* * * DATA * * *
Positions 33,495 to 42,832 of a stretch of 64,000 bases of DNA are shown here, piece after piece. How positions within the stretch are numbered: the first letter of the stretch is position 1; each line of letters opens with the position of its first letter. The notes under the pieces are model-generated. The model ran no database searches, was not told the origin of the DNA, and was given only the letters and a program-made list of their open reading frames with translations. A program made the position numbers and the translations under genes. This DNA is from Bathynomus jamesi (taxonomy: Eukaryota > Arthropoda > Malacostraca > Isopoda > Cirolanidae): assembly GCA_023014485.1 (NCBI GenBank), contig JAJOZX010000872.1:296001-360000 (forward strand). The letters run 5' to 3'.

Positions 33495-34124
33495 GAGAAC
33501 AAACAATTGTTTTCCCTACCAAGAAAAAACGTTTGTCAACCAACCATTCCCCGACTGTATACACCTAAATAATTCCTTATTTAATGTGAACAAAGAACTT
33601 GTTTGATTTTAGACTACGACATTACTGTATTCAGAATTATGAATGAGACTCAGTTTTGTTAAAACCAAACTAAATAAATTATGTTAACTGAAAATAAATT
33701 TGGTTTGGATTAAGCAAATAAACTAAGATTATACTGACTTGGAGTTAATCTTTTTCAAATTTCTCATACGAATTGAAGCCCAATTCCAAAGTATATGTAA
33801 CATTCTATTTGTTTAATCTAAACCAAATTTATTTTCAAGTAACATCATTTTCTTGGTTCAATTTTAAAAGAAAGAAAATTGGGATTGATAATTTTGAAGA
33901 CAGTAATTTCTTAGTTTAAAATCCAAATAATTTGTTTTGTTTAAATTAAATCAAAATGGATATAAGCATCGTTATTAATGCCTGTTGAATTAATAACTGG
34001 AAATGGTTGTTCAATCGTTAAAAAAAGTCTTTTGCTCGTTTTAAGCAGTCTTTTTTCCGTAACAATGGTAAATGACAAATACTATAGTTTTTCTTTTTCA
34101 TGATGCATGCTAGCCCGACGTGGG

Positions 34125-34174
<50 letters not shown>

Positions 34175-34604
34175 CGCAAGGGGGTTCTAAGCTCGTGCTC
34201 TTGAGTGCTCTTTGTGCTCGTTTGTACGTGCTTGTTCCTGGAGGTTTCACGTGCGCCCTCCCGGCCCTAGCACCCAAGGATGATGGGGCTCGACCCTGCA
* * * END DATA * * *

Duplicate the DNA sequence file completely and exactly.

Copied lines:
Positions 33,495 to 42,832 of a stretch of 64,000 bases of DNA are shown here, piece after piece. How positions within the stretch are numbered: the first letter of the stretch is position 1; each line of letters opens with the position of its first letter. The notes under the pieces are model-generated. The model ran no database searches, was not told the origin of the DNA, and was given only the letters and a program-made list of their open reading frames with translations. A program made the position numbers and the translations under genes. This DNA is from Bathynomus jamesi (taxonomy: Eukaryota > Arthropoda > Malacostraca > Isopoda > Cirolanidae): assembly GCA_023014485.1 (NCBI GenBank), contig JAJOZX010000872.1:296001-360000 (forward strand). The letters run 5' to 3'.

Positions 33495-34124
33495 GAGAAC
33501 AAACAATTGTTTTCCCTACCAAGAAAAAACGTTTGTCAACCAACCATTCCCCGACTGTATACACCTAAATAATTCCTTATTTAATGTGAACAAAGAACTT
33601 GTTTGATTTTAGACTACGACATTACTGTATTCAGAATTATGAATGAGACTCAGTTTTGTTAAAACCAAACTAAATAAATTATGTTAACTGAAAATAAATT
33701 TGGTTTGGATTAAGCAAATAAACTAAGATTATACTGACTTGGAGTTAATCTTTTTCAAATTTCTCATACGAATTGAAGCCCAATTCCAAAGTATATGTAA
33801 CATTCTATTTGTTTAATCTAAACCAAATTTATTTTCAAGTAACATCATTTTCTTGGTTCAATTTTAAAAGAAAGAAAATTGGGATTGATAATTTTGAAGA
33901 CAGTAATTTCTTAGTTTAAAATCCAAATAATTTGTTTTGTTTAAATTAAATCAAAATGGATATAAGCATCGTTATTAATGCCTGTTGAATTAATAACTGG
34001 AAATGGTTGTTCAATCGTTAAAAAAAGTCTTTTGCTCGTTTTAAGCAGTCTTTTTTCCGTAACAATGGTAAATGACAAATACTATAGTTTTTCTTTTTCA
34101 TGATGCATGCTAGCCCGACGTGGG

Positions 34125-34174
<50 letters not shown>

Positions 34175-34604
34175 CGCAAGGGGGTTCTAAGCTCGTGCTC
34201 TTGAGTGCTCTTTGTGCTCGTTTGTACGTGCTTGTTCCTGGAGGTTTCACGTGCGCCCTCCCGGCCCTAGCACCCAAGGATGATGGGGCTCGACCCTGCA